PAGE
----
White Plains real estate defied gravity for three years. For a while – quite a while – it looked as if the housing recession would pass White Plains by with nary a flicker in the prices. The stock market crash on Wall Street shook the system up and prices have started to come down. Even before the crash, single family homes had started to decline in price. But Coop and condo sales remained stubbornly high. The only major sign of trouble was decreased sales volume, but as long as inventories remained low – with few people selling – higher prices were still tolerated.
The average price of cooperatives fell 10.9% over the previous year with an average price of $220,000. The fall in prices reflects a general weakness in sales volume combined with increased inventory. There are currently 134 units on the market sales volume at the end of the end of the first quarter of 20 units or about 7 units a month creating an overhanging inventory of 19 months.
Although sales prices remained stable when compared with the first quarter of 2008, tremendous weakness in the condo market is apparent. First, we have to recall the 17.3% drop in prices during the previous quarter. Second, the inventory is sky-high. An average of 5 units were sold each month during the first quarter and with 134 units on the market – the overhanging inventory is a whopping 26.8 months. Sales volume is down over 63% from the previous year.
The stable prices in condos and coops belie an underlying weakness. The inventories suggest that prices are falling and that these two markets are in retreat. Buyers have the upper hand – no doubt about it.
Single family homes showed a 16.9% decrease in price over the previous year. This decline was by no means an even one. Some desirable areas did not see anything close to that type of decrease. In some ways single family homes are on their way back. Sales volume is similar to the previous year and there is 10 months of inventory – buyers market territory, but nothing like the build up in the condo and coop market.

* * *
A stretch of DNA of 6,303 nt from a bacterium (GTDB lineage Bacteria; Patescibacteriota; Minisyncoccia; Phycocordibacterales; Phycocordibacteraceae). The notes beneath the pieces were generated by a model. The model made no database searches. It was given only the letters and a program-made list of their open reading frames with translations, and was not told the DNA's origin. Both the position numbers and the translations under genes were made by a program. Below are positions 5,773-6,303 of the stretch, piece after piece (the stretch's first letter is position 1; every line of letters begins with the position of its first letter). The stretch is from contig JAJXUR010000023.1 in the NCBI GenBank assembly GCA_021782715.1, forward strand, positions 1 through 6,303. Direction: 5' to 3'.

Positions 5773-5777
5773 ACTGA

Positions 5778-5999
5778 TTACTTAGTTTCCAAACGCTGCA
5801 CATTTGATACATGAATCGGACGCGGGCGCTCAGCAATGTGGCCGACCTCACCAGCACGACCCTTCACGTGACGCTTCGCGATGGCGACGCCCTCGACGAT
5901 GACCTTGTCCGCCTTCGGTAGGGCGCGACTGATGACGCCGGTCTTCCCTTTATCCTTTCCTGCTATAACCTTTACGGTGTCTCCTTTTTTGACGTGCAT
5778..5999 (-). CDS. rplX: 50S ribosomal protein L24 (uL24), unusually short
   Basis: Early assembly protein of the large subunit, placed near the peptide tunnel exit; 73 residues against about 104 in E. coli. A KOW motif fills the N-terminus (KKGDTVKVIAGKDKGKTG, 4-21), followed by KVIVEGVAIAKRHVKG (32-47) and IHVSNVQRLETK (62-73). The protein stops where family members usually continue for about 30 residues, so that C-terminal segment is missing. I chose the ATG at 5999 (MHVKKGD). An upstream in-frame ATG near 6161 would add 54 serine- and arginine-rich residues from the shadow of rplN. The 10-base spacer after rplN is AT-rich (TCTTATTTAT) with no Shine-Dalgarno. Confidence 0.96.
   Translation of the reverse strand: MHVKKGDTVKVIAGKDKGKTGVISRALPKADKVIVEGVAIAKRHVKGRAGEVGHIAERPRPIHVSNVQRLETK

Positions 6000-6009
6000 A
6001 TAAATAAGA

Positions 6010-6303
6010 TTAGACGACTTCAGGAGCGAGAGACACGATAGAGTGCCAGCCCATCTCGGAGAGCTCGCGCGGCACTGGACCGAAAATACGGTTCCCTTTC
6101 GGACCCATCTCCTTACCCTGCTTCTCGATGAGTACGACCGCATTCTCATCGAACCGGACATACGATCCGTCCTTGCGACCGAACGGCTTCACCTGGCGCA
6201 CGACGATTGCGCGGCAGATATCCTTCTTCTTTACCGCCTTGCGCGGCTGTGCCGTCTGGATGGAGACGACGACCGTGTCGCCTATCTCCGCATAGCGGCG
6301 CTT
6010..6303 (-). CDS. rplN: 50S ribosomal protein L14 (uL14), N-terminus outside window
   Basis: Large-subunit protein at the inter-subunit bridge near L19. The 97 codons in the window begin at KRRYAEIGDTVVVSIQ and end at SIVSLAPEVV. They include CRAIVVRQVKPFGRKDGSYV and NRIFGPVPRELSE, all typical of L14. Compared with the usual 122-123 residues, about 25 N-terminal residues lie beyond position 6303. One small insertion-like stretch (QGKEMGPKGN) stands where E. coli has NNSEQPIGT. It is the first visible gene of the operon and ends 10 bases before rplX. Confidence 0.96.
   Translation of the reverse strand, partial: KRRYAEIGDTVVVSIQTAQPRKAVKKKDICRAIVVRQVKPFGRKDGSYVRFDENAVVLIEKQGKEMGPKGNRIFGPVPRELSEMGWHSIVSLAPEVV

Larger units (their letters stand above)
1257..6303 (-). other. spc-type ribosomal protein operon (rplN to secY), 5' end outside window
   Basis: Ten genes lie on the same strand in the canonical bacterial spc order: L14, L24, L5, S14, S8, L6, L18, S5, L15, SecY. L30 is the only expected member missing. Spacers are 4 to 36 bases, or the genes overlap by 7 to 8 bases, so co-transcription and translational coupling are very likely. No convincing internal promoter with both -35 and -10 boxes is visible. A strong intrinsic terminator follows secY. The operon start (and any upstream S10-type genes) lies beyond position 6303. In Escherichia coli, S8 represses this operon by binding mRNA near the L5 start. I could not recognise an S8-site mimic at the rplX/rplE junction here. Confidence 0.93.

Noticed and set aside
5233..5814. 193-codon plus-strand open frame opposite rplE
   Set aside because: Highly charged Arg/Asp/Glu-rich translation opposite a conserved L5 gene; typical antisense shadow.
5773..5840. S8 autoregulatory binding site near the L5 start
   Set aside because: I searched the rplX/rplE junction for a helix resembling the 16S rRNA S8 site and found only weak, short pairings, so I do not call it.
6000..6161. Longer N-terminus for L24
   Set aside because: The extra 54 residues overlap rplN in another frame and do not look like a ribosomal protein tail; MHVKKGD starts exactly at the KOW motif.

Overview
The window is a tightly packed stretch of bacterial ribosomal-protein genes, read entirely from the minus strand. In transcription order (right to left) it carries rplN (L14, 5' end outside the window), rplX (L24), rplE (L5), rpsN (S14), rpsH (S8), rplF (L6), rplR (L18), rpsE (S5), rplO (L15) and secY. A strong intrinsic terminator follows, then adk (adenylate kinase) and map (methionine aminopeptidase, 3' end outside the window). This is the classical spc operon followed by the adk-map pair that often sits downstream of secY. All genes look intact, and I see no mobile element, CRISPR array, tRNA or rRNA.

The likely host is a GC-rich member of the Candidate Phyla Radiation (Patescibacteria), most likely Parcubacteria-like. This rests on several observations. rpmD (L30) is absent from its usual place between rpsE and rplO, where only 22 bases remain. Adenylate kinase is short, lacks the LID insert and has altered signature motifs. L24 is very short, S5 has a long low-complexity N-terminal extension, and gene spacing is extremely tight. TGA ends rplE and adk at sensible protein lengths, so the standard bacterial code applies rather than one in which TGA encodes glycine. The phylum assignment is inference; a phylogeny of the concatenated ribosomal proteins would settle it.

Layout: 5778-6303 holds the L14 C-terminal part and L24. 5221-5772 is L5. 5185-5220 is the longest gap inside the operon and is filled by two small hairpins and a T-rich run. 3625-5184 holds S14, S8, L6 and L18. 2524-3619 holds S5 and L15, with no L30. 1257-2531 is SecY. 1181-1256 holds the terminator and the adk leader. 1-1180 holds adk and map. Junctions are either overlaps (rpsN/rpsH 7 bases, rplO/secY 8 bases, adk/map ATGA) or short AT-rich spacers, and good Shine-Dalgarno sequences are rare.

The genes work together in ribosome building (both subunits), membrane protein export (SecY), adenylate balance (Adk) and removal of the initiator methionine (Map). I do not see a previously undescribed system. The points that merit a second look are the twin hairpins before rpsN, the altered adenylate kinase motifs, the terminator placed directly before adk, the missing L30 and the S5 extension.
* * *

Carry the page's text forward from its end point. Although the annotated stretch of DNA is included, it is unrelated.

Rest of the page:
In general, single family homes are offering the best value right now. The decrease is real, but by no means even. Areas such of the Highlands have held up very well. High end areas have taken a hit. This may reflect the trend towards more modest homes. This is partially due to the Wall Street melt-down and partly a function of how hard jumbo loans are to come by. Buyers have more negotiating room than in the past, but if you are in the market to buy, I would advise against trying to “steal a house.” if its a house you really want, you will have to step up and make a real offer. Sellers need to price homes to sell, not sit and do the necessary repairs and staging to make the home stand out.
Seller’s need to price their units and homes to SELL and be prepared to stage their homes. With so much to choose from buyers can afford to be picky – and they are. I’ve had many a buyer walk away for very trivial reasons like wallpaper they didn’t want to deal with. So if you are selling in this market, don’t be surprised if your agent asks a great deal from you. In this type of market – the properties that sell are the ones where the seller and their listing agent work hard together to get the job done. Prepping the home will involve dealing with deferred maintenance and perhaps staging and painting. Many sellers resist painting their interiors in part because it can be costly and it can also be a pain. But for those homes that need a good paint job or have vivid color or lots of floral wallpaper, the $500-$1000 and time can save thousands later and MONTHS of frustration on the market. Please note that all the marketing in the world is not going to move a property that people are uncomfortable in. Buyers want to have that warm fuzzy feeling that says “this is home” before they make offers. Think “Pottery Barn” rather than edgy or floral or anything too unique. For example, I have a Tudor home and parts of it are very – well Tudor. If I were to sell, I would need to tone that down through staging and painting and changing out some light fixtures. That’s the price I pay for being in a unique space. Bottom line: move-in-ready and soft neutral palates sell.
Just as sellers need to be reasonable – so do buyers. This is a buyer’s market – not a fire sale. Most sellers aren’t desperate. Most will look at “fair” offers – but will blow off ridiculous low-balls. Be particularly aware of low-balls if you have found the home you truly want. A serious low-ball may offend the seller. Once offended, a seller may not consider other offers by that buyer. So be careful not to lock yourself out of a deal you might really want. Be aware of the comps and use comps that make sense. Then, if you like a unit or house and make an offer that makes sense.
© 2009 Ruthmarie Garcia Hicks. https://thewestchesterview .com All rights reserved.
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